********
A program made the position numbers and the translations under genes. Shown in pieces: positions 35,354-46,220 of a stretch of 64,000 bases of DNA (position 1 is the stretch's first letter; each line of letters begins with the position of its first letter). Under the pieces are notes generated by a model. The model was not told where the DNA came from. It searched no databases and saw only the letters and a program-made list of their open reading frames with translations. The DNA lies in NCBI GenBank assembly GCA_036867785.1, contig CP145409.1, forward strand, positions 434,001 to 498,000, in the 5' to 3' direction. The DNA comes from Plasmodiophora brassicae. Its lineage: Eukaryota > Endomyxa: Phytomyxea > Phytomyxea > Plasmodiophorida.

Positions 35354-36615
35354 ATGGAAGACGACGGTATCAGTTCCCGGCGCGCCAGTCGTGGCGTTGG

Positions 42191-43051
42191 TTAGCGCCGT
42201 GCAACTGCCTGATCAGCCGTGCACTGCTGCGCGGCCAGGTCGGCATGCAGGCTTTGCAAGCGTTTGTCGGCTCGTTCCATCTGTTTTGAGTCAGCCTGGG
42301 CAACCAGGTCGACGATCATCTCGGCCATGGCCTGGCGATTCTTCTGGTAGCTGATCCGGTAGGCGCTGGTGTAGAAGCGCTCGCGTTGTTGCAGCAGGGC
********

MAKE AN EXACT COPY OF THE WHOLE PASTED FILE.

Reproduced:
A program made the position numbers and the translations under genes. Shown in pieces: positions 35,354-46,220 of a stretch of 64,000 bases of DNA (position 1 is the stretch's first letter; each line of letters begins with the position of its first letter). Under the pieces are notes generated by a model. The model was not told where the DNA came from. It searched no databases and saw only the letters and a program-made list of their open reading frames with translations. The DNA lies in NCBI GenBank assembly GCA_036867785.1, contig CP145409.1, forward strand, positions 434,001 to 498,000, in the 5' to 3' direction. The DNA comes from Plasmodiophora brassicae. Its lineage: Eukaryota > Endomyxa: Phytomyxea > Phytomyxea > Plasmodiophorida.

Positions 35354-36615
35354 ATGGAAGACGACGGTATCAGTTCCCGGCGCGCCAGTCGTGGCGTTGG

Positions 42191-43051
42191 TTAGCGCCGT
42201 GCAACTGCCTGATCAGCCGTGCACTGCTGCGCGGCCAGGTCGGCATGCAGGCTTTGCAAGCGTTTGTCGGCTCGTTCCATCTGTTTTGAGTCAGCCTGGG
42301 CAACCAGGTCGACGATCATCTCGGCCATGGCCTGGCGATTCTTCTGGTAGCTGATCCGGTAGGCGCTGGTGTAGAAGCGCTCGCGTTGTTGCAGCAGGGC